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The Z4’s pre-crash front seatbelts will tighten automatically in the event the vehicle detects an impending crash, improving protection against injury significantly. The MX-5 Miata doesn’t offer pre-crash pretensioners.
The Z4 has standard Post-Crash Braking, which automatically apply the brakes in the event of a crash to help prevent secondary collisions and prevent further injuries. The MX-5 Miata doesn’t offer a post collision braking system: in the event of a collision that triggers the airbags, more collisions are possible without the protection of airbags that may have already deployed.
The Z4’s driver alert monitor detects an inattentive driver then sounds a warning and suggests a break. According to the NHTSA, drivers who fall asleep cause about 100,000 crashes and 1500 deaths a year. The MX-5 Miata doesn’t offer a driver alert monitor.
Both the Z4 and the MX-5 Miata have standard driver and passenger frontal airbags, front side-impact airbags, front seatbelt pretensioners, four-wheel antilock brakes, traction control, electronic stability systems to prevent skidding, crash mitigating brakes, daytime running lights, rearview cameras, available lane departure warning systems, blind spot warning systems, rear parking sensors and rear cross-path warning.
The BMW Z4 weighs 791 to 1116 pounds more than the Mazda MX-5 Miata. The NHTSA advises that heavier cars are much safer in collisions than their significantly lighter counterparts. Crosswinds also affect lighter cars more.
The Z4 comes with a full 4-year/50,000-mile basic warranty, which covers the entire car and includes 24-hour roadside assistance. The MX-5 Miata’s 3-year/36,000-mile basic warranty expires 1 year and 14,000 miles sooner.
The Z4’s corrosion warranty is 7 years longer than the MX-5 Miata’s (12 vs. 5 years).
BMW pays for scheduled maintenance on the Z4 for 3 years and 36,000 miles. BMW will pay for oil changes, lubrication and any other required maintenance. Mazda doesn’t pay scheduled maintenance for the MX-5 Miata.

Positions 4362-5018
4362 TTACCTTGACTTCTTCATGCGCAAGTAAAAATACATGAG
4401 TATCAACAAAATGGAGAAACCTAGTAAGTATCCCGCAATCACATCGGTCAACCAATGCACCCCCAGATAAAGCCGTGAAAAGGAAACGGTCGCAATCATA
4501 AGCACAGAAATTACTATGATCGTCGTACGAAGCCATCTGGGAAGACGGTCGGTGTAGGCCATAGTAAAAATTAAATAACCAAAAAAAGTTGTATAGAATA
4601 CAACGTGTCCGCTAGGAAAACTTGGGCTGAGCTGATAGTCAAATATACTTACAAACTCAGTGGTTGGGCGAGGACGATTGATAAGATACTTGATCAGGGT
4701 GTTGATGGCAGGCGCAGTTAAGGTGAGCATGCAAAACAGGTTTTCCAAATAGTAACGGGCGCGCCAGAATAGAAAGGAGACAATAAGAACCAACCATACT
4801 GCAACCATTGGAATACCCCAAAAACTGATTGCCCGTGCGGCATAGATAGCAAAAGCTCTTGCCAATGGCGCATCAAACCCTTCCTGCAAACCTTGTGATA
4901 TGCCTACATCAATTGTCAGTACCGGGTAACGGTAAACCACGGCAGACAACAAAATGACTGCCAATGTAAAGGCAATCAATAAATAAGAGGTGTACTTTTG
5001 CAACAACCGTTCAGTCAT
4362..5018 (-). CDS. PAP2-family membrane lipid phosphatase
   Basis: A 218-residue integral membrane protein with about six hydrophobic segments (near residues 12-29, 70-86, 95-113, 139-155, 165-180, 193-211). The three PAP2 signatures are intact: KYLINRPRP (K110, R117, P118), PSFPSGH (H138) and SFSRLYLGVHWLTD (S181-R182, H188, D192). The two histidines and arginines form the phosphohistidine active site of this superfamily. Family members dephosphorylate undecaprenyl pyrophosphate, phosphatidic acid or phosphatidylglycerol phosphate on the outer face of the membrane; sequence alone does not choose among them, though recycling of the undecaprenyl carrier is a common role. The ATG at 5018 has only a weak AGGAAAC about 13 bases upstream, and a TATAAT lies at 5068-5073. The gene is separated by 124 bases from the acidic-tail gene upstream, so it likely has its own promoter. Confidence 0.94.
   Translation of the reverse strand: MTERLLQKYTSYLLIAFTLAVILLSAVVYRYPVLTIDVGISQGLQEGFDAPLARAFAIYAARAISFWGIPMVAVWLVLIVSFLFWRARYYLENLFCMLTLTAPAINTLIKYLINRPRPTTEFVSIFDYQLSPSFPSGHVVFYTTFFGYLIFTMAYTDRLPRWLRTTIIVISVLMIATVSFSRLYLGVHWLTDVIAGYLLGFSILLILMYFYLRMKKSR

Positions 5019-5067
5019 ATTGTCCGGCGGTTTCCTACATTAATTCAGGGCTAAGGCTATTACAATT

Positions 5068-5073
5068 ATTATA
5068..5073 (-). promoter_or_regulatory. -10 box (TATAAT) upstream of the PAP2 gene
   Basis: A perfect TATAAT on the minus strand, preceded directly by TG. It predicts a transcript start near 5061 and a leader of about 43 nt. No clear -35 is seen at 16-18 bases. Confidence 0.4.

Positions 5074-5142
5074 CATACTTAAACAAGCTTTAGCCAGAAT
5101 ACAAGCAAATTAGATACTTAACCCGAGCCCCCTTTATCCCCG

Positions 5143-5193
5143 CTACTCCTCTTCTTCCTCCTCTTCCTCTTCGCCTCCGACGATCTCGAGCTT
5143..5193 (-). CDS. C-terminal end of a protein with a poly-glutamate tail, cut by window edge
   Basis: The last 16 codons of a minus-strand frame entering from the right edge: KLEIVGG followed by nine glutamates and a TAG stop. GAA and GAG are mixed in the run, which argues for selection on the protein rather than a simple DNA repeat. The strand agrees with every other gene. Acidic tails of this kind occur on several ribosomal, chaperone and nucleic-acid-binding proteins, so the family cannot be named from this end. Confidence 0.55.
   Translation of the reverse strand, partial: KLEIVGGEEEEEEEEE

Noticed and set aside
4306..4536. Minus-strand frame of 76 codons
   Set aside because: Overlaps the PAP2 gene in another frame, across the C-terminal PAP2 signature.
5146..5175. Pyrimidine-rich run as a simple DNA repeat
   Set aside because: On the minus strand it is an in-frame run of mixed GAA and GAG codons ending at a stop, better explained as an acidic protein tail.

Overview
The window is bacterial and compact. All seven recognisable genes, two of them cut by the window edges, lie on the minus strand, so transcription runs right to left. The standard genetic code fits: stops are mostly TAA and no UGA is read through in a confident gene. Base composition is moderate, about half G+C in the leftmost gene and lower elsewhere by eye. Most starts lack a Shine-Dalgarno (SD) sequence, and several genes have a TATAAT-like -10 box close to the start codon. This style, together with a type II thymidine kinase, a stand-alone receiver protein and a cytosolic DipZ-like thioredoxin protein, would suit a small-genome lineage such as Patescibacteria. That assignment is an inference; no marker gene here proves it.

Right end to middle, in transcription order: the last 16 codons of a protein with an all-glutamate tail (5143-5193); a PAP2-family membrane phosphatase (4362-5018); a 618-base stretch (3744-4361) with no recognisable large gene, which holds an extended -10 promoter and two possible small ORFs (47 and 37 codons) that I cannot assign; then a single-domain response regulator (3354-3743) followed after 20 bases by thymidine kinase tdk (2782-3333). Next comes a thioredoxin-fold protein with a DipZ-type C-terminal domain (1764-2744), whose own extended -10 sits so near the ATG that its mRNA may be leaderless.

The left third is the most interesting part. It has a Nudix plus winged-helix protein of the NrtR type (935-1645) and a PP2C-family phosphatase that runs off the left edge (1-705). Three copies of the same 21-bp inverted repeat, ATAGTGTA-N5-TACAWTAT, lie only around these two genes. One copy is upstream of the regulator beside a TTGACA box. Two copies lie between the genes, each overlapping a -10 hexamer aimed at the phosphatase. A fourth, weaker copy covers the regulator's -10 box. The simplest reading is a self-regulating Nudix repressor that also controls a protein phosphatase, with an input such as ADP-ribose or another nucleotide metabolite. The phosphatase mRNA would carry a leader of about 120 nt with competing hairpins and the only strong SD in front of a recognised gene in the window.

The battery on the Z4 is in the trunk, which protects it from hot underhood temperatures that can degrade battery life. By keeping the Z4’s battery 20 to 30 degrees cooler, its life is increased by years. The MX-5 Miata’s battery is in the hot engine compartment.
J.D. Power and Associates’ 2019 survey of the owners of three-year-old vehicles provides the long-term dependability statistics that show that BMW vehicles are more reliable than Mazda vehicles. J.D. Power ranks BMW 7th in reliability, above the industry average. With 37 more problems per 100 vehicles, Mazda is ranked 21st.
The Z4 sDrive30i’s standard 2.0 turbo 4-cylinder produces 74 more horsepower (255 vs. 181) and 144 lbs.-ft. more torque (295 vs. 151) than the MX-5 Miata’s 2.0 DOHC 4-cylinder. The Z4 M40i’s standard 3.0 turbo 6-cylinder produces 201 more horsepower (382 vs. 181) and 217 lbs.-ft. more torque (368 vs. 151) than the MX-5 Miata’s 2.0 DOHC 4-cylinder.
Regenerative brakes improve the Z4’s fuel efficiency by converting inertia back into energy instead of wasting it. The MX-5 Miata doesn’t offer a regenerative braking system.